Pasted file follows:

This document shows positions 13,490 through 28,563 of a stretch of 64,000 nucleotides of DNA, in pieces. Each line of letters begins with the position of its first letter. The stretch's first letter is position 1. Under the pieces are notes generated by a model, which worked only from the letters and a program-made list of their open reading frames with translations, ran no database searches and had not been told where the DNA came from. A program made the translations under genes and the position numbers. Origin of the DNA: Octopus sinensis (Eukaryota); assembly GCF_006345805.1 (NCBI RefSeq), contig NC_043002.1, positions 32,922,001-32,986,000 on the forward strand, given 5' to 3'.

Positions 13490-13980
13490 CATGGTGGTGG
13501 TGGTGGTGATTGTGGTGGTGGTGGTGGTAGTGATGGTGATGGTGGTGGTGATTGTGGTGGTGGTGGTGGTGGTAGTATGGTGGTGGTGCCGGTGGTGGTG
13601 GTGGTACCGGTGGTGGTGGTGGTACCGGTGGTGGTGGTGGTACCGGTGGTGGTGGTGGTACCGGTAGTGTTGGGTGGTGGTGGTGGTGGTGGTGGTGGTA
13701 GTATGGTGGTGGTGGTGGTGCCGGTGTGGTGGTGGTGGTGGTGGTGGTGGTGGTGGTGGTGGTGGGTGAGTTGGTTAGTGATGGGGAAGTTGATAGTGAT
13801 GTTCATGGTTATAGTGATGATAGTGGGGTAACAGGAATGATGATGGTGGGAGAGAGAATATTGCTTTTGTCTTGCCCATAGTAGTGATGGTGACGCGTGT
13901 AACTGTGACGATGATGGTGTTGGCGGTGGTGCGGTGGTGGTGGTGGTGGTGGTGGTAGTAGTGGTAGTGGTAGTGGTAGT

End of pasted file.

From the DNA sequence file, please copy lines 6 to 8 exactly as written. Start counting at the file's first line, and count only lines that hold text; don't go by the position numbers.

13701 GTATGGTGGTGGTGGTGGTGCCGGTGTGGTGGTGGTGGTGGTGGTGGTGGTGGTGGTGGTGGTGGGTGAGTTGGTTAGTGATGGGGAAGTTGATAGTGAT
13801 GTTCATGGTTATAGTGATGATAGTGGGGTAACAGGAATGATGATGGTGGGAGAGAGAATATTGCTTTTGTCTTGCCCATAGTAGTGATGGTGACGCGTGT
13901 AACTGTGACGATGATGGTGTTGGCGGTGGTGCGGTGGTGGTGGTGGTGGTGGTGGTAGTAGTGGTAGTGGTAGTGGTAGT